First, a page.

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8 December 2005 Edition

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Budget - pretending to tackle inequality

Twenty-Six-County Finance Minister Brian Cowen was announcing details of his budget as An Phoblacht went to press this week. In an initial reaction Sinn Féin Dáil leader Caoimhghín O Caoláin TD said Cowen was attempting to erase the memory of previous Fianna Fáil/PD budgets which rewarded the very wealthy and allowed the gap between rich and poor in Irish society to widen.

O Caoláin continued: "The government is now attempting to be seen to address inequality. If that effort results in some positive and long overdue measures then that is welcome. All credit to those who have campaigned long and hard for social justice and economic equality.

"The attempt by the government to catch up is due in no small measure to the growing political strength of Sinn Féin. In the wake of Sinn Féin electoral advances in the 2004 local government and EU Parliament elections, the Taoiseach discovered he was a socialist.

"In the closing months of the current Dáil, as a General Election approaches either in 2006 or early 2007, we believe this pattern will continue. This Budget is part of the picture.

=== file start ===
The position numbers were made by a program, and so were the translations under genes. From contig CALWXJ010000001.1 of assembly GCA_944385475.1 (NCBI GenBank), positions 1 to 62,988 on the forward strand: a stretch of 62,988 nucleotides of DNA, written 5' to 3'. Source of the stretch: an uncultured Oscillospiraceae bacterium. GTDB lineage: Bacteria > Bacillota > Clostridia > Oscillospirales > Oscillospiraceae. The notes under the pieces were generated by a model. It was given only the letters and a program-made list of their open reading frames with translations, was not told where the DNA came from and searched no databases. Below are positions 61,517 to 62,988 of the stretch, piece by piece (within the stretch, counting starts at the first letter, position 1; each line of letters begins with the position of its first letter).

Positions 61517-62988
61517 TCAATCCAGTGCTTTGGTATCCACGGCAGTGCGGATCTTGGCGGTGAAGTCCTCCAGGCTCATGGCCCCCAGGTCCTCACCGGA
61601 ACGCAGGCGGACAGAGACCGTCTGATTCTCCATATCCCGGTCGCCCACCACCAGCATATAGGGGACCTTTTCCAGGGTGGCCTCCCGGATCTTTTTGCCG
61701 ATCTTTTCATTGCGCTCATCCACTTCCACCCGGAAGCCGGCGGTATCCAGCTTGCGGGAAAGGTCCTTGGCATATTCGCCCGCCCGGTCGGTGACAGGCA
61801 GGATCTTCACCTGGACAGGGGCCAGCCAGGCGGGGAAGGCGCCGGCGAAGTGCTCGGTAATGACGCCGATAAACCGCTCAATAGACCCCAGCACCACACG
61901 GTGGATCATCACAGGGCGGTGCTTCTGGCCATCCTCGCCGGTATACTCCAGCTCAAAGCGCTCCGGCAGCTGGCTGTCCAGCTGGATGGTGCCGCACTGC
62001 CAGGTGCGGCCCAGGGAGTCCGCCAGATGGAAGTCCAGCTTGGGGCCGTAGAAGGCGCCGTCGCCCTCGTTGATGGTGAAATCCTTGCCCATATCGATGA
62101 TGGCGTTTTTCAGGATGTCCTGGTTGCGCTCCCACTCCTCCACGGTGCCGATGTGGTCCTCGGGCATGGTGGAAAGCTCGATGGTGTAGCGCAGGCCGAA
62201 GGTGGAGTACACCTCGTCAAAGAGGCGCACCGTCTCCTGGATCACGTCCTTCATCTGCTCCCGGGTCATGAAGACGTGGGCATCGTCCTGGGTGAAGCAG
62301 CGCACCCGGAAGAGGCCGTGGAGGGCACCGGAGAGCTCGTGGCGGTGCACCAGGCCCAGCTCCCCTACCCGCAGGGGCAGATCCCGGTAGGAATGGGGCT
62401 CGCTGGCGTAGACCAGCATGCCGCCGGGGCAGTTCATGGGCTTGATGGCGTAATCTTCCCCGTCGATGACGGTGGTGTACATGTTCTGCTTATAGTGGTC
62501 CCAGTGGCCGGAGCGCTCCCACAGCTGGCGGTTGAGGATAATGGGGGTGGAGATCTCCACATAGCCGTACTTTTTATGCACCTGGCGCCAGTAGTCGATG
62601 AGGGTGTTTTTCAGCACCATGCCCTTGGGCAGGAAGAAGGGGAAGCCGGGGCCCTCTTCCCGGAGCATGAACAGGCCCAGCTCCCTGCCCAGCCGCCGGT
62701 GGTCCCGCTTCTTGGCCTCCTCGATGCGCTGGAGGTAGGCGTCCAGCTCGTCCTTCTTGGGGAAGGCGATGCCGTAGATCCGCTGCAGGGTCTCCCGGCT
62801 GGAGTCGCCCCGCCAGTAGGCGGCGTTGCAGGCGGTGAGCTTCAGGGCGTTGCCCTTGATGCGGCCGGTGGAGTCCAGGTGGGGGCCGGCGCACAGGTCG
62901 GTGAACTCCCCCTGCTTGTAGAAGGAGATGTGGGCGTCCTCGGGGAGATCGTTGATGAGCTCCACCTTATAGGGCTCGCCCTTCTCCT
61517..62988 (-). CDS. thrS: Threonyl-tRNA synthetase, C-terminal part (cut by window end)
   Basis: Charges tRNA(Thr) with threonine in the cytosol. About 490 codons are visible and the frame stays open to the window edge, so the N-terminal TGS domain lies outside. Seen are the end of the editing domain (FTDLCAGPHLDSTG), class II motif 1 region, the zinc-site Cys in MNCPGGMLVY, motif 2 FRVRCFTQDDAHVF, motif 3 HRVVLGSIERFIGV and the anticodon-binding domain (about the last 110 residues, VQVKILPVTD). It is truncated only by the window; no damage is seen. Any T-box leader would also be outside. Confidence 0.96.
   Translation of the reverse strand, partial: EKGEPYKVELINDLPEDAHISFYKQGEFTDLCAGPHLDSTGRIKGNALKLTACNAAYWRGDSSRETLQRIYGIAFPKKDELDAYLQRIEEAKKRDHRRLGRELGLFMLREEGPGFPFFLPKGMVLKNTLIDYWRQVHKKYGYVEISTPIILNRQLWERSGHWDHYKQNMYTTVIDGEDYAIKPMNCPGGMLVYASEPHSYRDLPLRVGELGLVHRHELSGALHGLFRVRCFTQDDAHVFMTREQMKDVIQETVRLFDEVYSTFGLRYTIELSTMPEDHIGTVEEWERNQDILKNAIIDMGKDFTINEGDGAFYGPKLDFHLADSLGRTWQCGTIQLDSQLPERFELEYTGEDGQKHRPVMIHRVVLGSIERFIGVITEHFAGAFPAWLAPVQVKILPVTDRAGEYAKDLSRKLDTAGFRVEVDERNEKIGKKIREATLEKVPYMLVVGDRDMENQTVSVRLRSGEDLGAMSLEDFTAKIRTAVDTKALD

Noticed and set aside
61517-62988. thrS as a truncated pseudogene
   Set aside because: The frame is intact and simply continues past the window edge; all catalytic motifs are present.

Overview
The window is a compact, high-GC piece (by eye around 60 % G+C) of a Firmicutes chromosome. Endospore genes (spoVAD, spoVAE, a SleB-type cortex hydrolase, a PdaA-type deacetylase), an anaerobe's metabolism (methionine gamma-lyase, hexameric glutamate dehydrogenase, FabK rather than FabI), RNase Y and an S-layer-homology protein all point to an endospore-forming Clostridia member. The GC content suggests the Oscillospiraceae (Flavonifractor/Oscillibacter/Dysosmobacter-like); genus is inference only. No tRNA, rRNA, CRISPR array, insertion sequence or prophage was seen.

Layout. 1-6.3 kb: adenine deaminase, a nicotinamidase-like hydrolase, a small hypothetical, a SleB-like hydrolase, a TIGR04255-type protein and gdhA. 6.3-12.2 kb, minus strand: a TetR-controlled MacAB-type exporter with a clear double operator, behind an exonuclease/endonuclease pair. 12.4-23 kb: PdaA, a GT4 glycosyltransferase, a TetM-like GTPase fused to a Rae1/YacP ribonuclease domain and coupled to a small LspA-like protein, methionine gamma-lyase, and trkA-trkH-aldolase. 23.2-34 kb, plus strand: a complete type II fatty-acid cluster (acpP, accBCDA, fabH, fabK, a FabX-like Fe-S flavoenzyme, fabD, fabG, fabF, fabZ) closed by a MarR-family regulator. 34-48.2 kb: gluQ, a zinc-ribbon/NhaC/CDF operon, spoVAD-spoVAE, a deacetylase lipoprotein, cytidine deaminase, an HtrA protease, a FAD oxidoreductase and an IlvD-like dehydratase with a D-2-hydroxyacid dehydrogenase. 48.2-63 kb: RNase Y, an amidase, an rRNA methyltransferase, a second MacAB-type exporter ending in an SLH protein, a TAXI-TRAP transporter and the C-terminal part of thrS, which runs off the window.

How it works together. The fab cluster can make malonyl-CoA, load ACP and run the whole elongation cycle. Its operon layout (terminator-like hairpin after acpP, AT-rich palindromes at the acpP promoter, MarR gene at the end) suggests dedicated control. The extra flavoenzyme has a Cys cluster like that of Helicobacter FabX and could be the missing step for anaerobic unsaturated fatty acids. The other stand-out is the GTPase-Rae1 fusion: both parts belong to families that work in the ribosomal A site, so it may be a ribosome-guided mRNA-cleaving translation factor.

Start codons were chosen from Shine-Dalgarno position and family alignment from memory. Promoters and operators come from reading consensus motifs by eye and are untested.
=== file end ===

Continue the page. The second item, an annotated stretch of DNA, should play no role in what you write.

In further comments he said that The Early Childhood Supplement of €1,000 per child per year was a disappointment. "It will do little for those who cannot afford the very high cost of childcare places for their children. Similarly the increase in Child Benefit should have been greater. There was no movement on Child Dependant Allowance which has been frozen for years and could and should have been increased."

He said that if there was one fatal flaw in the government's political strategy it was located in the biggest spending government department "and it is in the hands of the Progressive Democrats — Health. The government may hope that the measures announced today will take the heat out of childcare as an election issue. They won't. Not enough has been done."

He said that even more significantly, the fundamentally flawed approach to health services would come back to haunt the government "as surely as that approach has caused misery to so many people and prevented the development of what should be the best health service in Europe".

O Caoláin also pointed out that nothing has been done for the 73,000 new social housing units required by 2012 and as recommended by the National Economic and Social Council. "For a decade this government has totally abandoned housing policy to the market and the losers have been those people in the 48,000 households on the local authority waiting lists.

"This Budget also fails to address the spiralling cost of house prices which place homes beyond the reach of people even on incomes above the average industrial wage."

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